Books · Political

Visions of Desire

Bento's SketchbookBento’s Sketchbook by John Berger
My rating: 4 of 5 stars

From book to book my progress is haphazard. Occasionally I look for a link, more often a contrast: fiction after feminist theory, poetry after history. Yet links unanticipated are made. After reading
The Lesbian Postmodern
I moved on to this, and Elizabeth’s Grosz’s lovely essay on refiguring desire as creative via Spinoza, gave me a silver thread, an eager intent, to follow into Berger’s quotations of the philosopher here, a book which takes off from the point of Spinoza’s lost sketchbook and floats freely hither and thither from there.

Berger’s drawings are so eloquent of the tension felt in drawing, the tension of space, object, substances interlocking, dynamic, relational. I like the fruits best: the hanging smoke-blue plums, the split fig. Another link: like Diego Rivera, quoted in Frida, Berger describes the act of drawing or impulse to draw as ‘something like a visceral function… independent of the conscious will’. Drawing comes before language, certainly before writing.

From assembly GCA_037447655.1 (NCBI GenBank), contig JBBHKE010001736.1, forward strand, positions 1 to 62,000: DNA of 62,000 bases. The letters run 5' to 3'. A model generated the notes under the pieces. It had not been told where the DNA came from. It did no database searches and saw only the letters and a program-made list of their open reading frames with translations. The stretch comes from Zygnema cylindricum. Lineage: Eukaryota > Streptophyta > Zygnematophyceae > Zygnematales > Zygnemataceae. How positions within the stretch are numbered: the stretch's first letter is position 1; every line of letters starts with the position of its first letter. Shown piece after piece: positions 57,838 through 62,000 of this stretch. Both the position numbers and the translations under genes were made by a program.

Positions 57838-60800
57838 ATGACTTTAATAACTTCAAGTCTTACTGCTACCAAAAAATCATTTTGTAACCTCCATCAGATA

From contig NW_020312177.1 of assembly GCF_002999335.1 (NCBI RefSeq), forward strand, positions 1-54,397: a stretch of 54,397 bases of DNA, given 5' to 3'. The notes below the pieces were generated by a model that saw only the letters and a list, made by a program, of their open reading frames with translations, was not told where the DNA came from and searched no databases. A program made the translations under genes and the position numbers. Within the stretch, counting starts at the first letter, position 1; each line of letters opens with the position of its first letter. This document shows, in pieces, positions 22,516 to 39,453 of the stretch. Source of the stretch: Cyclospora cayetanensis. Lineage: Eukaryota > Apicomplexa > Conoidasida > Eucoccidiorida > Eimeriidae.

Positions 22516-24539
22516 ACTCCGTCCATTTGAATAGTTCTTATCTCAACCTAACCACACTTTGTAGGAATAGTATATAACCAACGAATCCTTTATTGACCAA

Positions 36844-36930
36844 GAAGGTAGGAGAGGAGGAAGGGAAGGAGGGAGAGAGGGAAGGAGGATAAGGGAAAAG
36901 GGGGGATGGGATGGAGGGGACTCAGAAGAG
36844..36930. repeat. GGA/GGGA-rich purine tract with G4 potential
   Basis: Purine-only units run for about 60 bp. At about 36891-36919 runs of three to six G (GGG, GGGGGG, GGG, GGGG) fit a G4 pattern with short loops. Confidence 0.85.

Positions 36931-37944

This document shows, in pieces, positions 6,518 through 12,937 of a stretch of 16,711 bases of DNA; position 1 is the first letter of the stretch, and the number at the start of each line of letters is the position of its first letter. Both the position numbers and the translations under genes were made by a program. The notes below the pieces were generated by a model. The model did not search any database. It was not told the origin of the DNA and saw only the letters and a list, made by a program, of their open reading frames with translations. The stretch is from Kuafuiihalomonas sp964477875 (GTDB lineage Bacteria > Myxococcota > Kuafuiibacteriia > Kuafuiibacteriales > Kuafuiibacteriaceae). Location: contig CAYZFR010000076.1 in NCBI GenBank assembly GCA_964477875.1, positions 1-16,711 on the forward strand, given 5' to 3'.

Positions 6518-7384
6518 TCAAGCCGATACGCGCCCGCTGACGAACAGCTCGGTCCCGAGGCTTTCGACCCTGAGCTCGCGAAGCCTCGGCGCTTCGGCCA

Sometimes I am uncomfortable about the power of Berger’s gaze. He describes the gaze steering a motorcycle and I am uncomfortably aware not of the rider’s vulnerability but that of the bodies Berger sees, describes, draws, exposes.

Some of the heterogenous reveries though have not only poetic grace notes, but the insistent melody of political conviction. My favourite is the one in the discount supermarket, which Berger describes as dedicated to theft, as opposed to a street market, which revolves around the promise of a bargain, an agreement between two people face to face for about what would meet the needs or desires of both (see! desire is productive! desire makes connections!) The forms of theft, the loci of theft in this place are multi and manifold: cameras watch, hours are stolen from workers. This place is dedicated to desire-as-lack, to the stuffing of emptiness. Without Grosz, I would not read this in Berger-Spinoza, and without Berger I would not carry this out of Grosz. Between them, they have changed my way of seeing.

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